“We finally cleaned up public housing in New Orleans. We couldn’t do it, but God did.” Rep. Richard Baker (R-LA) to lobbyists, as quoted in the Wall Street Journal.
Sad story in the New York Times:
This vast diaspora — largely black, often poor, sometimes struggling — stretches across the country but is concentrated in cities near the coast, like this one, or Atlanta or Baton Rouge or Houston, places where the newcomers are still reaching for accommodation.
The break came fairly recently. Sometime between the New Orleans mayor’s race in spring 2006, when thousands of displaced citizens voted absentee or drove in to cast a ballot, and the city election this fall, when thousands did not — resulting in a sharply diminished electorate and a white-majority City Council — the decision was made: there was no going back. Life in New Orleans was over.
I was in New Orleans the day Mary Landrieu beat Suzanne Terrell, for whom President Bush had campaigned publicly, in 2002. I picked up a discarded Landrieu sign to send to an under-the-weather colleague as a cheer-up gift. As I walked toward the hotel with it, an African American smiled, pumped his fist, and yelled “We showed that Goerge Bush! We showed him!”
I can’t read about Katrina refugees without thinking of that young man. In the wake of the federal response to Katrina, I coined the phrase “opportunistic ethnic cleansing.” I stand by that phrase.
As Amy Goodman pointed out last September —
As the military and police surrounded the building, Sharon Sears Jasper, a displaced resident of the St. Bernard housing project, spoke: “We are not going to stop. We refuse to let you tear our homes down and destroy our lives. The government, the president of the United States, you all have failed us. Our people have been displaced too long. Our people are dying of stress, depression and broken families. We demand that you open all public housing. Bring our families home now.”
In contrast, the day before, I had asked Mayor Ray Nagin if he made any demands of President Bush as they dined together the previous night. Bush had just spoken at a school named for Dr. Martin Luther King Jr., whose issues of race and poverty are starkly laid bare in New Orleans. Unlike those who had lost their homes, the mayor replied, “It wasn’t a time for demands.”
…According to Common Ground’s founder, Malik Rahim, of the more than 12,000 people previously in the lower 9th Ward, only about 400 live there now. Where once there was a dense, vibrant African-American neighborhood, I walked with Rahim through tall marsh grass, vacant lots and destroyed churches and schools. A few isolated, damaged brick homes remain.
Two years after Katrina, as Bush flew from the bayou to Baghdad, a People’s Hurricane tribunal — putting every level of government on trial — was wrapping up in New Orleans. A group was selling T-shirts there that reads: “Don’t believe the hype. Gulf Coast recovery is not ‘slow’ — it is a privatization scheme that takes away our homes, schools, hospitals and human rights.” Mission accomplished?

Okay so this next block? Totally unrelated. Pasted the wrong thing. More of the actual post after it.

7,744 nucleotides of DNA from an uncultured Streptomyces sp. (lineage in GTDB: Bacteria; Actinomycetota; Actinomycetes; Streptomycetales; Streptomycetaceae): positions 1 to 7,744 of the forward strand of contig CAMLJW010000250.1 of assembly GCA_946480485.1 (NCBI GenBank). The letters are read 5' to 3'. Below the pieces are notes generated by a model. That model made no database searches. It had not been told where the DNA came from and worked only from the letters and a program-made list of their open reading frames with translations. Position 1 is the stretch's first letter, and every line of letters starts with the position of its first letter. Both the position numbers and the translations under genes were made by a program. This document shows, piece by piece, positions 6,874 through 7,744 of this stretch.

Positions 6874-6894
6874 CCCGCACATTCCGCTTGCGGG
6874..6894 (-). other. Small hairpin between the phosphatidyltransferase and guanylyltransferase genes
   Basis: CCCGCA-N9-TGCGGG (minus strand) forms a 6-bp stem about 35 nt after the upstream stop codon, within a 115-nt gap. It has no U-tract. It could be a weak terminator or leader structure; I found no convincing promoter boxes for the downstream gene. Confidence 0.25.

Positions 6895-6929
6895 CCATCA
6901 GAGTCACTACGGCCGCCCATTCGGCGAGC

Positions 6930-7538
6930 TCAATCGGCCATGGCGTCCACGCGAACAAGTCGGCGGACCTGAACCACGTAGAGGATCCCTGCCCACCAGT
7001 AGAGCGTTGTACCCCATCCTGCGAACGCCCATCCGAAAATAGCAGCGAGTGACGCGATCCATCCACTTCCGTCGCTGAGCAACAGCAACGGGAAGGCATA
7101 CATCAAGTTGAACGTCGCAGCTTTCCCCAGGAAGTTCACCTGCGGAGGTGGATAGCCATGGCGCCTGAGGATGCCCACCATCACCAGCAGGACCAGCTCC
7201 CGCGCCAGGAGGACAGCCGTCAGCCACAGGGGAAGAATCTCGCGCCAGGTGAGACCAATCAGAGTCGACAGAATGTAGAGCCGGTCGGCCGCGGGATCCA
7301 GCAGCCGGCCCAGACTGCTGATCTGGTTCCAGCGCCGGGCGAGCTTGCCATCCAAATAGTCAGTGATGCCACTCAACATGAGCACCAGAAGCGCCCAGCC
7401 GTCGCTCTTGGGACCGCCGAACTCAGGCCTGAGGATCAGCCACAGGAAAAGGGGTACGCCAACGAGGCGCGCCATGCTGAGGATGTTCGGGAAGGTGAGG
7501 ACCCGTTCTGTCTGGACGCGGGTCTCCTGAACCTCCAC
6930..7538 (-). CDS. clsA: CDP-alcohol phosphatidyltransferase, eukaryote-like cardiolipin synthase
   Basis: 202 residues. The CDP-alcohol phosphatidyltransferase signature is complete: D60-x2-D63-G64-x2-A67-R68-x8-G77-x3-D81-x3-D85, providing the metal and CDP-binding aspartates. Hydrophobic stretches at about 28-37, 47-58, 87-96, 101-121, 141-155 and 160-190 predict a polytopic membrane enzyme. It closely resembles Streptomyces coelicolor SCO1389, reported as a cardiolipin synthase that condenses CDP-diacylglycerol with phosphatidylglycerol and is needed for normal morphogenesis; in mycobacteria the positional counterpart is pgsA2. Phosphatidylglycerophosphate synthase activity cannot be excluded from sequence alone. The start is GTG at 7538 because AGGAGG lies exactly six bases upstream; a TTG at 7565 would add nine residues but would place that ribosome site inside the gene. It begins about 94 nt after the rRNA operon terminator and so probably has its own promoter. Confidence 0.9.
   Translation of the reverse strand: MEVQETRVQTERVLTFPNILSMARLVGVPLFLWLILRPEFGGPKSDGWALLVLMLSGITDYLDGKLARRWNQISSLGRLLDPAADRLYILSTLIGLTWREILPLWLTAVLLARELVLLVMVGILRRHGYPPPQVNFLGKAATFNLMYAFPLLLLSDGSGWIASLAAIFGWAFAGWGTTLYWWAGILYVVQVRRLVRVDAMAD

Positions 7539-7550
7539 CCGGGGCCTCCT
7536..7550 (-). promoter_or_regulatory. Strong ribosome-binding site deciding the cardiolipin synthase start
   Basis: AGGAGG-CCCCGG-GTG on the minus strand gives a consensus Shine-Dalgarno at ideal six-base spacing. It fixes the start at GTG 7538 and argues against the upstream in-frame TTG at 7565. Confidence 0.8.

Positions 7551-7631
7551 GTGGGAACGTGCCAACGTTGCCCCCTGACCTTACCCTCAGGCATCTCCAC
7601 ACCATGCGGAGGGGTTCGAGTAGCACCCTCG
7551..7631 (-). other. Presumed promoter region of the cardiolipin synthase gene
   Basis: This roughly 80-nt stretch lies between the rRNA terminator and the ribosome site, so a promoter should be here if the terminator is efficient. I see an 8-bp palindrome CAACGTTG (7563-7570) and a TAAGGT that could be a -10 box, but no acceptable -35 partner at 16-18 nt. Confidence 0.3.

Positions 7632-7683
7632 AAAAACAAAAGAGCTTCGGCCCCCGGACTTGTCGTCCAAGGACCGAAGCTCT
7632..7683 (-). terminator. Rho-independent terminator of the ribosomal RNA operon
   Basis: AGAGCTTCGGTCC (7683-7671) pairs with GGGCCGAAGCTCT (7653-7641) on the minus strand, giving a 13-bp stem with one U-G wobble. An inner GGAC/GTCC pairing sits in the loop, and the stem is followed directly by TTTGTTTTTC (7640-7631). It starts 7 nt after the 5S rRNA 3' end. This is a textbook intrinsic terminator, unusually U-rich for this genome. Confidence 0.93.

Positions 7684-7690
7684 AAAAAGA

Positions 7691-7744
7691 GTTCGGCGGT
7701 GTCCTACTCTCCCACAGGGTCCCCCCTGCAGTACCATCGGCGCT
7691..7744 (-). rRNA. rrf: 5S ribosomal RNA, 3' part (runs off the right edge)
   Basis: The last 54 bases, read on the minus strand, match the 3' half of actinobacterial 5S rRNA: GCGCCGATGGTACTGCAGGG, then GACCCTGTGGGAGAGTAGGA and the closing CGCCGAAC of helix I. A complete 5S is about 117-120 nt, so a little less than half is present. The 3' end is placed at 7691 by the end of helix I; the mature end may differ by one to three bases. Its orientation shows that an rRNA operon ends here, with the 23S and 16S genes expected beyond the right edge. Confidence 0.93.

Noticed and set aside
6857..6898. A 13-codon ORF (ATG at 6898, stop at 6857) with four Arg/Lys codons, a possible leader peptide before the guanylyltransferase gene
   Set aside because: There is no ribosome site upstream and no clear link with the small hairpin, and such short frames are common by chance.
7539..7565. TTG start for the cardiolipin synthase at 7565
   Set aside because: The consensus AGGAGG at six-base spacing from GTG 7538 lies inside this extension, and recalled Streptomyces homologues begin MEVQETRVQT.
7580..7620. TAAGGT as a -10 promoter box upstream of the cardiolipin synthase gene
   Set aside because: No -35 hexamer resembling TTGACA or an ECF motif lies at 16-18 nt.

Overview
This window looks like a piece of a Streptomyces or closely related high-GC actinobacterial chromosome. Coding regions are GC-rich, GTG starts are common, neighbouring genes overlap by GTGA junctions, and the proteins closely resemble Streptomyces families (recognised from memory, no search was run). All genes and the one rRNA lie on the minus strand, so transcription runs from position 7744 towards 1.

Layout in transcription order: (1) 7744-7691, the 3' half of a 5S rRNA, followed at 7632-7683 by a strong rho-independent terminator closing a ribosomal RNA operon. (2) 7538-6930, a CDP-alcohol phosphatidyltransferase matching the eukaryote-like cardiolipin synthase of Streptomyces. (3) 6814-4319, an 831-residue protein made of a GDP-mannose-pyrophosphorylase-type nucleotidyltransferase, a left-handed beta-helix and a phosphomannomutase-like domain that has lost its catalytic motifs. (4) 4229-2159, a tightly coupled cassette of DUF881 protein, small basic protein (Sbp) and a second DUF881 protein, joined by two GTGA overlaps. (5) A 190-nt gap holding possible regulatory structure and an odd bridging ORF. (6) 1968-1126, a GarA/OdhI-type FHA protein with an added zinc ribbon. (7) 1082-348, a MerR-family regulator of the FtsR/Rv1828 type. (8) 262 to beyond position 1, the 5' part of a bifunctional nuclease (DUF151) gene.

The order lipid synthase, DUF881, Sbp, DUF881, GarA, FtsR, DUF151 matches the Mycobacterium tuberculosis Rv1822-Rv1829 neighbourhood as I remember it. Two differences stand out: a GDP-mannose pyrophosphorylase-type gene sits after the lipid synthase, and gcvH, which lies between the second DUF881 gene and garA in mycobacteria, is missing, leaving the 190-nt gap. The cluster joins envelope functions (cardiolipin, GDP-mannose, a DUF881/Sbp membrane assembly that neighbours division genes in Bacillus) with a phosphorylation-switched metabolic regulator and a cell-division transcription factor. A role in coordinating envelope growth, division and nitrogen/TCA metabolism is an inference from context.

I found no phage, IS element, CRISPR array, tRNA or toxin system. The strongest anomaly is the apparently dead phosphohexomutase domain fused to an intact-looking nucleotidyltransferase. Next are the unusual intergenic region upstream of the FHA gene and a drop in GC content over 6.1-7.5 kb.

Mission accomplished? I think so. If I am too harsh in my opinion, it could be that the federal (and local!) response is more business as usual:
As the displacement of Iraqis continues to increase dramatically, the Office of the UN High Commissioner for Refugees (UNHCR) has taken the lead in sensitizing its UN sister agencies and its donors to the deteriorating humanitarian situation of displaced Iraqis. On April 17th and 18th 2007, UNHCR organized in Geneva an international conference of State parties, UN agencies and NGOs to highlight the growing problem of Iraqi displacement and its regional ramifications. Although other countries announced some positive steps at the conference, the response of the United States remained insufficient and inadequate. The U.S. needs to increase dramatically its response to the Iraqi displacement and humanitarian crisis now.
With the vast majority of Iraqi refugees in Jordan and Syria, and sizeable populations in Lebanon, Iran, Turkey and Egypt, the crisis has become regional. Countries of asylum are feeling the strain caused by these large influxes, and many have started imposing drastic restrictions on their entry requirements, with some even deporting Iraqis back to Iraq. Syria hosts more than one million Iraqis, and Jordan more than 700,000. The burden posed by these large numbers of people is enormous. Hospitals and schools are overcrowded, and prices for food, oil and rent have increased dramatically since 2004. Economies could collapse and political unrest could arise if Jordan and Syria in particular do not receive help now.
According to its representative to the UNHCR conference, Jordan is paying at least a billion dollars a year to cope with the Iraqi refugee crisis. Similarly, the Syrian representative emphasized the hundreds of millions of dollars in direct aid the Syrian government has provided Iraqi refugees, without even including the cost of daily subsidies resulting from the government’s inclusion of more than one million extra beneficiaries in its centralized welfare system. In this context, UNHCR’s main goal for the conference was to emphasize the necessity for members of the international community to share the burden with the region.
Yet even after listening to harrowing statistics and concerns from regional countries, the U.S. representative to the conference, Under Secretary of State for Global Affairs Paula Dobriansky, stated that the U.S. would contribute $100 million to respond to the Iraqi displacement crisis, including programs both inside and outside the country. This represents a mere fraction of the amounts being spent by much poorer neighboring countries.